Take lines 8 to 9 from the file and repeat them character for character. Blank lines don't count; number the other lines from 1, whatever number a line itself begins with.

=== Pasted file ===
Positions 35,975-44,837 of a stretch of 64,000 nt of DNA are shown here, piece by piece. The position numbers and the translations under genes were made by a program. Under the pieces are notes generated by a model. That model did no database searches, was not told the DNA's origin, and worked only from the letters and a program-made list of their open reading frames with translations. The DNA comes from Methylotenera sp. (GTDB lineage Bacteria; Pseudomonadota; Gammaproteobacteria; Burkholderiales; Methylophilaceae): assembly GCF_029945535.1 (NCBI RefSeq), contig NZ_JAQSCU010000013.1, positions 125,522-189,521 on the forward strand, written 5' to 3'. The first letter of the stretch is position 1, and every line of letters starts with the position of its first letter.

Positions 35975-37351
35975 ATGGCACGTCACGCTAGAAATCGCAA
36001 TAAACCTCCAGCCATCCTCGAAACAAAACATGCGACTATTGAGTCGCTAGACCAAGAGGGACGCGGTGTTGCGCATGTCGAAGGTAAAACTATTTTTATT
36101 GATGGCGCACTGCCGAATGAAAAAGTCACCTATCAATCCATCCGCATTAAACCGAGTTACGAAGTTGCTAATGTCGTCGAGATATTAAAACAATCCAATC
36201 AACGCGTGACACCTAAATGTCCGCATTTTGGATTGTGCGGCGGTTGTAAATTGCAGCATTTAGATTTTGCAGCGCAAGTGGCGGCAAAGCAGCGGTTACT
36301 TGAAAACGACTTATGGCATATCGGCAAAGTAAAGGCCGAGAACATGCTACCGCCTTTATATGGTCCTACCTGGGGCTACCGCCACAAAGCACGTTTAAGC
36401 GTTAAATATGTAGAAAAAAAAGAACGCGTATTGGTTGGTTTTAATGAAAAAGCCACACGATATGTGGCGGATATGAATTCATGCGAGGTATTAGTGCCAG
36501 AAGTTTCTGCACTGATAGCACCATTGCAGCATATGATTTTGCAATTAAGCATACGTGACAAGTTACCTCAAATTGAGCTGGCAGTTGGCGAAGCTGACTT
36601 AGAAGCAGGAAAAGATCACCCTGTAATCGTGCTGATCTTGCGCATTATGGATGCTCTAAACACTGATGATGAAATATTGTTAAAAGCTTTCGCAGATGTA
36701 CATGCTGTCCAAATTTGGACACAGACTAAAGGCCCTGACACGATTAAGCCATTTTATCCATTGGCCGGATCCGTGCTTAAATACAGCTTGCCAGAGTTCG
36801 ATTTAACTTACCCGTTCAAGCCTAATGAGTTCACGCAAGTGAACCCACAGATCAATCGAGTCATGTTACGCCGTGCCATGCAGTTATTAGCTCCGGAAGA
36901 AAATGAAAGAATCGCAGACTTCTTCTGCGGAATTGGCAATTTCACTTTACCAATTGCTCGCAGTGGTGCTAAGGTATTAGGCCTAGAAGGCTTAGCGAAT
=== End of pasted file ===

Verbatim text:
36401 GTTAAATATGTAGAAAAAAAAGAACGCGTATTGGTTGGTTTTAATGAAAAAGCCACACGATATGTGGCGGATATGAATTCATGCGAGGTATTAGTGCCAG
36501 AAGTTTCTGCACTGATAGCACCATTGCAGCATATGATTTTGCAATTAAGCATACGTGACAAGTTACCTCAAATTGAGCTGGCAGTTGGCGAAGCTGACTT